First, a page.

An impassioned call for a return to reading poetry and an incisive argument for poetry’s accessibility to all readers, by critically acclaimed poet Matthew Zapruder In Why Poetry, award-winning poet Matthew Zapruder takes on what it is that poetry—and poetry alone—can do. Zapruder argues that the way we have been taught to read poetry is the very thing that prevents us from enjoying it. In lively, lilting prose, he shows us how that misunderstanding interferes with our direct experience of poetry and creates the sense of confusion or inadequacy that many of us feel when faced with it. Zapruder explores what poems are, and how we can read them, so that we can, as Whitman wrote, “possess the origin of all poems,” without the aid of any teacher or expert. Most important, he asks how reading poetry can help us to lead our lives with greater meaning and purpose. Anchored in poetic analysis and steered through Zapruder’s personal experience of coming to the form, Why Poetry is engaging and conversational, even as it makes a passionate argument for the necessity of poetry in an age when information is constantly being mistaken for knowledge. While he provides a simple reading method for approaching poems and illuminates concepts like associative movement, metaphor, and negative capability, Zapruder explicitly confronts the obstacles that readers face when they encounter poetry to show us that poetry can be read, and enjoyed, by anyone.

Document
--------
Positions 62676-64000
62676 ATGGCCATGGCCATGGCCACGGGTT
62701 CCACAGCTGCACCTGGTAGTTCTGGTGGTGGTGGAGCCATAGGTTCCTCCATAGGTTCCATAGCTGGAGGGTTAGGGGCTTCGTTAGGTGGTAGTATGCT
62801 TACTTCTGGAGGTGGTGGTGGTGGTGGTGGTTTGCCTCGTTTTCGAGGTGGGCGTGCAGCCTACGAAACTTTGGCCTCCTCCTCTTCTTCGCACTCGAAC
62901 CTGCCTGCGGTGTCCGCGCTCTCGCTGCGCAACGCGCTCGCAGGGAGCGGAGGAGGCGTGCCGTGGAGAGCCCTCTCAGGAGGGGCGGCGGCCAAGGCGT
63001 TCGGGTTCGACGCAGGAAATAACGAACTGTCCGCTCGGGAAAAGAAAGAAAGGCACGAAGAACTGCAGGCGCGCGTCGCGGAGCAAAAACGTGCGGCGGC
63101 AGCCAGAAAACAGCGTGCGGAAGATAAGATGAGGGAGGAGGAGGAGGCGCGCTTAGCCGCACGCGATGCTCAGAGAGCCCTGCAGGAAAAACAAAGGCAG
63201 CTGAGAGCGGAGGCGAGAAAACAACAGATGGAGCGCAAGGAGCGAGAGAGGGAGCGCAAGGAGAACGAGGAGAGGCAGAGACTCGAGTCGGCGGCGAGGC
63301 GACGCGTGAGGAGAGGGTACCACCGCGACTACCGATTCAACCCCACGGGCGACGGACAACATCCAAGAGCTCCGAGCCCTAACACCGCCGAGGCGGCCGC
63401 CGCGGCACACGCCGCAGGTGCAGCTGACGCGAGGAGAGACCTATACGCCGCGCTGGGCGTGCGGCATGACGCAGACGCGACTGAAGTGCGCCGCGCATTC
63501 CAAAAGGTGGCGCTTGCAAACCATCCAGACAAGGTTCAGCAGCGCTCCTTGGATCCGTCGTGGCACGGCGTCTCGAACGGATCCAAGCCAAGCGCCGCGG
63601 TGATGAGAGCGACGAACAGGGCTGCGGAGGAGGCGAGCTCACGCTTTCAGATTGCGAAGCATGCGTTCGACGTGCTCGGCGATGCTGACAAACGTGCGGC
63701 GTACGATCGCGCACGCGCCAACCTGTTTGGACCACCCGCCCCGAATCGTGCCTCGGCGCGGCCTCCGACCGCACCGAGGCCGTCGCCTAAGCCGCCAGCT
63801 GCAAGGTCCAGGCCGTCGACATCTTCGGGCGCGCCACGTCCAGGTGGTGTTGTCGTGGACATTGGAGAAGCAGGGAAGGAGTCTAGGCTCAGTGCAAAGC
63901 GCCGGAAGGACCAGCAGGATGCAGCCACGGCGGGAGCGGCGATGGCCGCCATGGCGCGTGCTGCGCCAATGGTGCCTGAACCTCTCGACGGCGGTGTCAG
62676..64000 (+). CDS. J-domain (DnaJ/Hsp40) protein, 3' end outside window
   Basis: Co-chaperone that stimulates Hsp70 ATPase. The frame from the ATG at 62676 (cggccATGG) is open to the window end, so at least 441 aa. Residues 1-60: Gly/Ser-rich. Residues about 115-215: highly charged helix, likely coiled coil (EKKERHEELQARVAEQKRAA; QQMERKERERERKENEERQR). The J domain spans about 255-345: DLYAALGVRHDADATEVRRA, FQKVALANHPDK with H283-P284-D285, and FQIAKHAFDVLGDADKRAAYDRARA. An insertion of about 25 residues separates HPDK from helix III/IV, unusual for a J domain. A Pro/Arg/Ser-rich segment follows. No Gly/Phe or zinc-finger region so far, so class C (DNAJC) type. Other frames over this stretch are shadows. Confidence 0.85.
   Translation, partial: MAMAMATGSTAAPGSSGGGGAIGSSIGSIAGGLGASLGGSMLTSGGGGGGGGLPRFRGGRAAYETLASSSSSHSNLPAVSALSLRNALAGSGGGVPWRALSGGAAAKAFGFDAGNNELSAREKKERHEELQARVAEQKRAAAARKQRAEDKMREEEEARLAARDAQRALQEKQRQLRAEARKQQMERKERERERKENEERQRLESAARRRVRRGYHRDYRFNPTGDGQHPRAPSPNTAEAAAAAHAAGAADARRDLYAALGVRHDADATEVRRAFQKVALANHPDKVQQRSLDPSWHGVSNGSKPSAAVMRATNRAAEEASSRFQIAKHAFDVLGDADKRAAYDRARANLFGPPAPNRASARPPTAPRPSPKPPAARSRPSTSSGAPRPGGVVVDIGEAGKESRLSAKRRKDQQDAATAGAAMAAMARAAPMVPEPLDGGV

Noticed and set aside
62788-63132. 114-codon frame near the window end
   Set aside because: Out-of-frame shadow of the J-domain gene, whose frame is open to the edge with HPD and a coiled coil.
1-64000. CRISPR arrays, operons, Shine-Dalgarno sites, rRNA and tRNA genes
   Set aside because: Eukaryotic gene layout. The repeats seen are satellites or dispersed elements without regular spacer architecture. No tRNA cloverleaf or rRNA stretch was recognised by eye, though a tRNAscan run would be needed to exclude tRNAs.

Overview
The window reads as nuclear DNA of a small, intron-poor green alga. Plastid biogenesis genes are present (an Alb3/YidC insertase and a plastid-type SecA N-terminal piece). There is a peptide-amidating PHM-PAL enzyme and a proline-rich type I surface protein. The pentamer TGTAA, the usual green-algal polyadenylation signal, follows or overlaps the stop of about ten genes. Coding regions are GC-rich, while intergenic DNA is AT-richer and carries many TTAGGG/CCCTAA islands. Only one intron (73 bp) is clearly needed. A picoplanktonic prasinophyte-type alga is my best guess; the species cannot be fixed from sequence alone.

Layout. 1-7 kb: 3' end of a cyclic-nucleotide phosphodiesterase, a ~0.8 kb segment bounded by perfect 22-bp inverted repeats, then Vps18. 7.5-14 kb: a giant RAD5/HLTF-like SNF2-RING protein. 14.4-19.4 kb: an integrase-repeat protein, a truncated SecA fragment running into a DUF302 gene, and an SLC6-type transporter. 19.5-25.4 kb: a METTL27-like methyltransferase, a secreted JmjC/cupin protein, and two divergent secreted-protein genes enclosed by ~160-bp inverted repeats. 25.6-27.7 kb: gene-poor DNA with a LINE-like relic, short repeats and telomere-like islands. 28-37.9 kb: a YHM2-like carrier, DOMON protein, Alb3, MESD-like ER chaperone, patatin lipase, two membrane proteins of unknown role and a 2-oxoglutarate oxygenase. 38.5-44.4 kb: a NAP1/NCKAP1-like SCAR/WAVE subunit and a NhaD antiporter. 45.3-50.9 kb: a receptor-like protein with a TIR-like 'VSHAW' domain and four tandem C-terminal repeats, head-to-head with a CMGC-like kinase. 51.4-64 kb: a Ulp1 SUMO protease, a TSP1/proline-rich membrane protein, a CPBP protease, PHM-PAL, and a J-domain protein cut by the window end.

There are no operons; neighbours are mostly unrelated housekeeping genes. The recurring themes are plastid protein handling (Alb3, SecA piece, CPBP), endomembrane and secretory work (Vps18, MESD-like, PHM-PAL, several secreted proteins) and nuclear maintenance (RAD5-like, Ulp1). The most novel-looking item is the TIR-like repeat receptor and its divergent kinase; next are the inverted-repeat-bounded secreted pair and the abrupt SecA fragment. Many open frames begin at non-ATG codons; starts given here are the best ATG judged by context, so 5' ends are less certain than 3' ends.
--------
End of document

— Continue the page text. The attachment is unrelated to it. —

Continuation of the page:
Author : Edward Hirsch
Publisher : Houghton Mifflin Harcourt
Release : 1999-03-22
Page : 288
Category : Literary Criticism
ISBN 13 : 9780547543727
Description :